Viernes, mi día favorito

PaulB2Kwiziq Q&A regular contributor

Viernes, mi día favorito

Hello lovely people, it's Friday which means we get a new set of weekend workouts, literally my best part of the week.

Inma, I love the dictations, even though I'm not very good at them yet, however I have two general questions about them, and wondered if you could help.
1. Vocabulary - When I listen to lessons, even lessons A1, I encounter vocabulary that I don't know. When the dictacions are written, are you using this as an opportunity to expand our vocabulary, or are you writing within what you expect us to know?  I don't mind which, I just wondered if my vocab is weak.  I use it as a learning opportunity!

2. English translation - I believe that the dictations are the only place where we don't see an English translation of what was said / written. Is this intentional? As per my point above, I sometimes don't know the words even when they are written, and I use SpanishDict to translate.  This has some disadvantages, for example in today's A1 exercise, Spanishdict translated "partes" meant as anywhere in your text, to "private parts", as in on a human :-)
Thanks, now back to work.

Asked 2 months agoDictations, English, Vocab
InmaKwiziq team member
Hola Paul,
first of all, we love hearing that you look forward to our weekend workouts! 
I will pass your comment to our dictation creator, Ana Matilla. The dictations are created by level, like the other exercises, and we try to stick to a range of words that suits that specific level, as well as verbal structures that are appropriate for that level, but at the same time, we also need to include other words that are related to that specific topic in the dictation, as we need to create a variety of topics to make it more interesting. This means that there will be unknown words for the student but this will also give you the opportunity to extend your vocabulary. This is why, when introducing a dictation, we offer the student to look some words up in advance saying: "Some vocabulary you may want to look up before or during this exercise: ..... "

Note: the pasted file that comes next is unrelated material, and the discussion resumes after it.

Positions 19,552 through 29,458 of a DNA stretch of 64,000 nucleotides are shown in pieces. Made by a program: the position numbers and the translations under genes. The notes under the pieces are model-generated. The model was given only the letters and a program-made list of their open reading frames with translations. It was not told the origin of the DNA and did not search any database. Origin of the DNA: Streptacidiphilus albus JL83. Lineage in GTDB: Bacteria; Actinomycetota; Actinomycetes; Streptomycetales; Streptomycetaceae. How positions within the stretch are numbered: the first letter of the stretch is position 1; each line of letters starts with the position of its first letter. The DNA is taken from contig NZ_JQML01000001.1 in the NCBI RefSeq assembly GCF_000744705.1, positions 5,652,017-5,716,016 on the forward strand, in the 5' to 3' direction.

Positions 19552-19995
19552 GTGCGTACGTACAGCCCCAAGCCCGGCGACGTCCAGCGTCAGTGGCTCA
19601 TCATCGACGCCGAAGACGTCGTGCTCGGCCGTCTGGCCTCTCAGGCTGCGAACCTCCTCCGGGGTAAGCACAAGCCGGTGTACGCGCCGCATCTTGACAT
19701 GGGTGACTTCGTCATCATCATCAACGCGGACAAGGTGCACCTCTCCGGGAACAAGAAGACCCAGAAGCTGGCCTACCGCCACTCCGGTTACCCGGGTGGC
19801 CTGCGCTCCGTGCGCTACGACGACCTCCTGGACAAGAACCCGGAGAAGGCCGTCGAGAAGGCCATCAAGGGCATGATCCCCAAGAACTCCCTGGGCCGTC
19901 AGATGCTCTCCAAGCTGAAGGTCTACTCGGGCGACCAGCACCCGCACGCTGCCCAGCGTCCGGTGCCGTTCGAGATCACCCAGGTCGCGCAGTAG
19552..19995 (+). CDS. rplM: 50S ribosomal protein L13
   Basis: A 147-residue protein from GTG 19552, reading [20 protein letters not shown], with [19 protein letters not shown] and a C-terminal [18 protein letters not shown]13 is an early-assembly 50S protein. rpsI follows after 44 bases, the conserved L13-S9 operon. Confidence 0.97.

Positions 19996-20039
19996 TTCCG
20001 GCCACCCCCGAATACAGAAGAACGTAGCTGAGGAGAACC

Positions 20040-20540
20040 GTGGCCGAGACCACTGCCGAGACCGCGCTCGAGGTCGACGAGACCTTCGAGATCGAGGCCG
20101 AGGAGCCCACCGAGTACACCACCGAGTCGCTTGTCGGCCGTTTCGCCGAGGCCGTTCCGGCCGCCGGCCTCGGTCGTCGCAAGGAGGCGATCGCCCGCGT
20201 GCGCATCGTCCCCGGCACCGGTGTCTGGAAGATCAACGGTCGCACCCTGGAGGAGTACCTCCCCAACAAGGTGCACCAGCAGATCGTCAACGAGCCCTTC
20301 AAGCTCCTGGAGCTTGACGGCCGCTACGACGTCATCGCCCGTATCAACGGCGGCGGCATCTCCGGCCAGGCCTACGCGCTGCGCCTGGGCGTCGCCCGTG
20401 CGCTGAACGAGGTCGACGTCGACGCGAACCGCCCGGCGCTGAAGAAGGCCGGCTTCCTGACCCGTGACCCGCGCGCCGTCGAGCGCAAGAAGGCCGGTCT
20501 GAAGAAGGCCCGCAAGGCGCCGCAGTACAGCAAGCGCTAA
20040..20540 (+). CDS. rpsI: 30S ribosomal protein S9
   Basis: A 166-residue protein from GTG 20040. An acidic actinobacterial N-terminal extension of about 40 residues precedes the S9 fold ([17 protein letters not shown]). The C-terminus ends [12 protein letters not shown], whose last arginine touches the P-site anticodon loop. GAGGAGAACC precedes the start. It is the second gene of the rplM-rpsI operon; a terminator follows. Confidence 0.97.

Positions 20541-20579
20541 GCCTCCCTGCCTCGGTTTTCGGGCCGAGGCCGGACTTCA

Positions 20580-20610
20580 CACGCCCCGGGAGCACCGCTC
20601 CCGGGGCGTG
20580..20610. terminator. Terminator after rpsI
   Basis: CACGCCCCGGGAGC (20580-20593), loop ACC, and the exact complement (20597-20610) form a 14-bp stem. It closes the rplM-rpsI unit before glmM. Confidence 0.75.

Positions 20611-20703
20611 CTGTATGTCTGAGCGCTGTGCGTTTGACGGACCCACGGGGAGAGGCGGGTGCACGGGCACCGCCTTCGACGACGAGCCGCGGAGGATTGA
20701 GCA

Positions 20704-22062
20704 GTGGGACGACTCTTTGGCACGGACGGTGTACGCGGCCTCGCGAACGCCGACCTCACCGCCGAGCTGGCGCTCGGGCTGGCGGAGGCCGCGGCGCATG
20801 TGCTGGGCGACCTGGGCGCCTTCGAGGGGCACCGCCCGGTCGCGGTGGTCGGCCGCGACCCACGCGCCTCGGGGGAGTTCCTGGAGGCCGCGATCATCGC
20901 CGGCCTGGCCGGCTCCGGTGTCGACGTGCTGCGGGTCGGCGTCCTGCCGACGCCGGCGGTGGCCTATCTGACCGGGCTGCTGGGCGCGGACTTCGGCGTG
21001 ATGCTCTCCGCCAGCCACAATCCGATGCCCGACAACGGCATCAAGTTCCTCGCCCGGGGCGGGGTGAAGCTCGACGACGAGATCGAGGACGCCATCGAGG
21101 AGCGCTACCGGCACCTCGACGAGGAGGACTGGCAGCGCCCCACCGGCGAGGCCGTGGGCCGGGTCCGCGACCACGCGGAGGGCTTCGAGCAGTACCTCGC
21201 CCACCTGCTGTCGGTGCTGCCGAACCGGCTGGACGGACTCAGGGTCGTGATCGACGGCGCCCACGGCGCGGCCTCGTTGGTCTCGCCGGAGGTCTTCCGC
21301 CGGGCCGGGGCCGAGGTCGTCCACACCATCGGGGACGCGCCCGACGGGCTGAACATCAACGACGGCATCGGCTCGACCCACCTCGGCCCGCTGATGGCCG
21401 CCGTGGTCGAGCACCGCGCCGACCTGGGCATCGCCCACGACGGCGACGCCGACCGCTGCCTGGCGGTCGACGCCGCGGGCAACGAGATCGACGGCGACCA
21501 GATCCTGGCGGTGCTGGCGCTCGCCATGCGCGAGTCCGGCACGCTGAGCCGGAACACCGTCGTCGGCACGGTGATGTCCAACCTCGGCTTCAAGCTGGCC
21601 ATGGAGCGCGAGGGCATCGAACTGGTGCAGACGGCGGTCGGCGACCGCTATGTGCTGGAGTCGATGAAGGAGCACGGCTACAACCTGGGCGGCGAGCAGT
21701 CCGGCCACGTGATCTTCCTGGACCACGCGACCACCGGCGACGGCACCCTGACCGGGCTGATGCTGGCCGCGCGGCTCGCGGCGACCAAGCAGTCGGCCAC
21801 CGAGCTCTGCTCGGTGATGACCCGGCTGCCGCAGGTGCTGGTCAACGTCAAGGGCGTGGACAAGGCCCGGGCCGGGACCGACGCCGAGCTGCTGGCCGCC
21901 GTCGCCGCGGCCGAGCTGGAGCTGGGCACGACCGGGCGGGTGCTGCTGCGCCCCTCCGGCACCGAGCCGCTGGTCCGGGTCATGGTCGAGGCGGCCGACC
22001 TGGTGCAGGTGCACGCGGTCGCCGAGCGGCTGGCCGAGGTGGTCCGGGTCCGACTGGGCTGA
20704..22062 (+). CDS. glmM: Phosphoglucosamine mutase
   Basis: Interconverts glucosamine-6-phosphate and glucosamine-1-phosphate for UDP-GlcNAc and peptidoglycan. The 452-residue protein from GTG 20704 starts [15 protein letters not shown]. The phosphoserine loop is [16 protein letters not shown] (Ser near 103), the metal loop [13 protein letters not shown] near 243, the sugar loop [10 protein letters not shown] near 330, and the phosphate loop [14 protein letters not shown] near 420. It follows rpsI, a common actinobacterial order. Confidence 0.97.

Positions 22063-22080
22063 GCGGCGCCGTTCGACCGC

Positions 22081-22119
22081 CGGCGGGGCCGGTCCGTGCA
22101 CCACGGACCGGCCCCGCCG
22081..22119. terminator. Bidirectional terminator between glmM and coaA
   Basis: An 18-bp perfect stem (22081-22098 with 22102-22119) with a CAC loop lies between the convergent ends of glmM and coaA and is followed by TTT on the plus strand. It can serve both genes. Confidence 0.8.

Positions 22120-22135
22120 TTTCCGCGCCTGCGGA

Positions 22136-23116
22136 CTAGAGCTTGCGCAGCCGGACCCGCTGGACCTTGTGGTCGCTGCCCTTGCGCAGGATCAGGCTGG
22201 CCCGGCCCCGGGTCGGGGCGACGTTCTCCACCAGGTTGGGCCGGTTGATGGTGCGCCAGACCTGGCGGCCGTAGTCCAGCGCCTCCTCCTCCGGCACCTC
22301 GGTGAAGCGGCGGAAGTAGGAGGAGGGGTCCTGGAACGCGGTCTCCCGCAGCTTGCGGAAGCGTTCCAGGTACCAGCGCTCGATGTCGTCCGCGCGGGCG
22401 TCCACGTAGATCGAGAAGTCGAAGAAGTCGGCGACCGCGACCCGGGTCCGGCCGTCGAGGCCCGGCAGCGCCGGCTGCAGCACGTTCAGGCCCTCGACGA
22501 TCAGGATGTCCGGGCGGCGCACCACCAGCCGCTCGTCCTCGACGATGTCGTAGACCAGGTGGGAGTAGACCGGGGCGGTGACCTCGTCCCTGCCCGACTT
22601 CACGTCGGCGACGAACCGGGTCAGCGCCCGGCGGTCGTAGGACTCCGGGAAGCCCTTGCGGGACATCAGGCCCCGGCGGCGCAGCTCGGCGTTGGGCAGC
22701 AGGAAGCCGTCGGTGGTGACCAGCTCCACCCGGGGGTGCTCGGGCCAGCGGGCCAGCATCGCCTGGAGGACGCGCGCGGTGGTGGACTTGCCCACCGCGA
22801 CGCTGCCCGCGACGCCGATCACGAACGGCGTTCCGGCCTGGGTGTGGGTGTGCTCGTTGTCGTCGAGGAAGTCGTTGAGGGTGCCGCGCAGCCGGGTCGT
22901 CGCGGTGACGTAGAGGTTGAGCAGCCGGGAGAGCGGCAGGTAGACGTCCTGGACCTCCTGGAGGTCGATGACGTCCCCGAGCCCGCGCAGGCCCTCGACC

You may, as you were saying about the word "partes", find different definitions in the dictionary sometimes. I will speak to the team to see if we can do something about that. 
So, you are not expected to always know everything that is included in a dictation. That shouldn't put you off at all.
The translations in dictations are not included because this is a "listening" exercise, and the skill we want the students to develop here is recognising words in Spanish when being said, not by seeing them written. If we included translations they would become translation exercises and that would defeat the purpose of the dictations. 
Saludos cordiales,

Inma

PaulB2Kwiziq Q&A regular contributor

Thank you very much for your detailed reply, all is good now. And three more days to Friday

Viernes, mi día favorito

Hello lovely people, it's Friday which means we get a new set of weekend workouts, literally my best part of the week.

Inma, I love the dictations, even though I'm not very good at them yet, however I have two general questions about them, and wondered if you could help.
1. Vocabulary - When I listen to lessons, even lessons A1, I encounter vocabulary that I don't know. When the dictacions are written, are you using this as an opportunity to expand our vocabulary, or are you writing within what you expect us to know?  I don't mind which, I just wondered if my vocab is weak.  I use it as a learning opportunity!

2. English translation - I believe that the dictations are the only place where we don't see an English translation of what was said / written. Is this intentional? As per my point above, I sometimes don't know the words even when they are written, and I use SpanishDict to translate.  This has some disadvantages, for example in today's A1 exercise, Spanishdict translated "partes" meant as anywhere in your text, to "private parts", as in on a human :-)
Thanks, now back to work.

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